Religious sects, frequently protesting against the caste hie
chy, often ended up as castes themselves. Possibilities of s
mobility and variations in status were linked to the histor
context of time and place. Social attitudes were often
Nevertheless, opportunities for social change were expl

23. See Emeneau (1967).

24. See Lai (1970-71, Iff.)


25. See Bose (1953) and Mandlebaum (1970).
26. See Sharma (n.d.).

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400 Romila Thapar
and the historian can no longer d
merely referring to the unchangi
this context the theory of Sans
breakthrough in the study of soc
The combination of new evide
from all these sources raises a
reference to the Vedic period. E
Indo-Aryan contribution to Indi
as an amalgam of the Indo-Europ
which, in turn, requires a clearer
spread of Sanskrit, certainly in t
northwest as well, appears to h
process of diffusion than through
the diffusion would have to be so
suggested is that it coincided
technology at the start of the f
apparent in the use of iron in p
introduction of the horse and th
India.28 The ambiguity of the w
Sanskrit, creates some difficulties
of this idea. Vedic Sanskrit is cl
groups, and the belief in ritu
diffusion, particularly as it seems
associated with knowledge of t
among other things, a more effec
processes. The diffusion of a la
physical presence of large numb
often be done more effectively by
indigenous population adapting
the traditional networks of com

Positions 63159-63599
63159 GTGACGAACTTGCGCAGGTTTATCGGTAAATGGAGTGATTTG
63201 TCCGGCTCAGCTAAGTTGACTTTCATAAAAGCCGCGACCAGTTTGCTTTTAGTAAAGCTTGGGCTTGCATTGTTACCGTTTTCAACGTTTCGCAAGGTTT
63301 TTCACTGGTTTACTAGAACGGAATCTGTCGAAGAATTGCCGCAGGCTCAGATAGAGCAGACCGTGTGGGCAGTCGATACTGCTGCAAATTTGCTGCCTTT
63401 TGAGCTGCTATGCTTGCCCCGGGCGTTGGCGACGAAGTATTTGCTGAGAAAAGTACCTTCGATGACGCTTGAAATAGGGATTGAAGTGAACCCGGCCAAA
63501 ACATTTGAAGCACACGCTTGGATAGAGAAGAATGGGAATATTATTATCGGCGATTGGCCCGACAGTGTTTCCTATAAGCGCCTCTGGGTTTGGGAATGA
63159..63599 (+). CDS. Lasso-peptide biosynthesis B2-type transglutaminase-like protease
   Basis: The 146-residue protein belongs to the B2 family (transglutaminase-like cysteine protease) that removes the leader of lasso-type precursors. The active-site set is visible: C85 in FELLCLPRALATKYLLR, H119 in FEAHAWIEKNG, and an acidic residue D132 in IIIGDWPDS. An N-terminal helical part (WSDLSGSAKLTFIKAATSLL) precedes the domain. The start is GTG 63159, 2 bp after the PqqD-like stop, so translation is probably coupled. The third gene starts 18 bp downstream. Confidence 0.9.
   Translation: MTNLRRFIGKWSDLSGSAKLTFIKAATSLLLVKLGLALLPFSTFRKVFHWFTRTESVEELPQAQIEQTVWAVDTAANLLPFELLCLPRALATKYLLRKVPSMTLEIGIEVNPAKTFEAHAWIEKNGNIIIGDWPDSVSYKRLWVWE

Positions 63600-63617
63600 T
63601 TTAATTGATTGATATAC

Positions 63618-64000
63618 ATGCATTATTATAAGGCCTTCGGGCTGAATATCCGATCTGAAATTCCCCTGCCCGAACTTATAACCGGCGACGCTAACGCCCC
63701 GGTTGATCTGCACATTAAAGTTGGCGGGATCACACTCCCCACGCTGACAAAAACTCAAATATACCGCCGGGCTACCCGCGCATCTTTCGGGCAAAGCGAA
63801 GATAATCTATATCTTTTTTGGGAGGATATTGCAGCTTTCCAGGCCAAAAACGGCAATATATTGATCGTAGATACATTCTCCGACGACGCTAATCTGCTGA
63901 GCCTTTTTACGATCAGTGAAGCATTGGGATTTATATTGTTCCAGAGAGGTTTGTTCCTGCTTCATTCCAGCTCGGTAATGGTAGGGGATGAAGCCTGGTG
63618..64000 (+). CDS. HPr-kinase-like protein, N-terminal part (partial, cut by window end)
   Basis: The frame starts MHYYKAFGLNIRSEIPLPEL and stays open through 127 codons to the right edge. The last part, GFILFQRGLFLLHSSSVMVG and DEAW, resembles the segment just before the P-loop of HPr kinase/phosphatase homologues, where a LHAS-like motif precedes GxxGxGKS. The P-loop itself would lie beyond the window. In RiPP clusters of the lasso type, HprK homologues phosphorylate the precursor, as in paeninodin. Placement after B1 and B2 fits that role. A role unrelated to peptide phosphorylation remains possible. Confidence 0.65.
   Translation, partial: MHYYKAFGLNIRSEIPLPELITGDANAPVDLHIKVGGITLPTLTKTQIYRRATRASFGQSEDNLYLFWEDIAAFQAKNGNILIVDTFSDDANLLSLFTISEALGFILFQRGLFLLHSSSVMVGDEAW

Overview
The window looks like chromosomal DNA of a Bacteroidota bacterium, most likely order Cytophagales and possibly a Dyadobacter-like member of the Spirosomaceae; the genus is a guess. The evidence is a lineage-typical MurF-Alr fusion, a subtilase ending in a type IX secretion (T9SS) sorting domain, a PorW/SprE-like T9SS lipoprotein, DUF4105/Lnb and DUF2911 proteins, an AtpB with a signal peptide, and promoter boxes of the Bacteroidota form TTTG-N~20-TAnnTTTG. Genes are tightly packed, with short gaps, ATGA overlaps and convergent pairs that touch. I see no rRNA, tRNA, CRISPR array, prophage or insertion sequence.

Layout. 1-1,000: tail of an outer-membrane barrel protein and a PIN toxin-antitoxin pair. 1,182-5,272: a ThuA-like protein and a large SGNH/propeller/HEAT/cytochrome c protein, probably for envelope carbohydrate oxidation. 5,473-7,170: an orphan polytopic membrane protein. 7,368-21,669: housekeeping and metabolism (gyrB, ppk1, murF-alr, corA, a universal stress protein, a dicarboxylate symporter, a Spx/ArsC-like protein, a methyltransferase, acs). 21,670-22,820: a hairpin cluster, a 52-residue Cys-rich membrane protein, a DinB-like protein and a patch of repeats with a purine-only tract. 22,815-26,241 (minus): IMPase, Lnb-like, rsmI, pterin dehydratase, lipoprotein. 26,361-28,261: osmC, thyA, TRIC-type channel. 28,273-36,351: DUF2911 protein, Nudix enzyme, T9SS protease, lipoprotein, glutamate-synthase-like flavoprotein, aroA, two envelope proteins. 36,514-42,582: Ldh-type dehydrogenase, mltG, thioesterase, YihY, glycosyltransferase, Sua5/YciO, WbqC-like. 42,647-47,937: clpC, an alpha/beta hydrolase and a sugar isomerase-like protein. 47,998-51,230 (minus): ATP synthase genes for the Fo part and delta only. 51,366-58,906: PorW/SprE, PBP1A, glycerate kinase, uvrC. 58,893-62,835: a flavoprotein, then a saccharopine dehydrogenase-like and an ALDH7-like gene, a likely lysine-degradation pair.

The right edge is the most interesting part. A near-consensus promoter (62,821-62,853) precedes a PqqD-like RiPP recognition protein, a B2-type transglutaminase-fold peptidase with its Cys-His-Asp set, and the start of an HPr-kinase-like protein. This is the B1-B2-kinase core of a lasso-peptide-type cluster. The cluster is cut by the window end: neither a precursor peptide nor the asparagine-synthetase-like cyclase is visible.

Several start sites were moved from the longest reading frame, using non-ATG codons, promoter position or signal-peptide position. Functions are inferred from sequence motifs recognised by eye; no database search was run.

Sanskrit might be more meaningf
of social change, apart from me
The notion of historical chan
dynasties, was curiously unaccep

27. See Srinivas (1952).


28. See Thapar (1969).

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Ideology and Early Indian History 401

thinking on the Indian past. The unchanging nature of soci


is central to the theory of oriental despotism. The span
Indian history was seen as one long stretch of empire with
occasional change of dynasty. Yet, in fact, empires were
short duration and very infrequent. There was only one em
in the early period, the Mauryan empire, lasting from the
of the fourth to the early second century B.C., which w
even approximately qualify as an imperial system. It was
until the historial writing of the twentieth century that so
concession was made to change, and imperial golden ages we
interspersed with the dark ages of smaller kingdoms.29
In reexamining oriental despotism, it is not new evide
which provides an alternative analysis, but the more car
questioning of existing sources. It is surprising that referen
to private property in land should have been overlooked.
sociolegal texts, the dharmaÊâstras and the early tex
political economy, the ArthaÊâstra, list and discuss the
and regulations for the sale, bequest, and inheritance of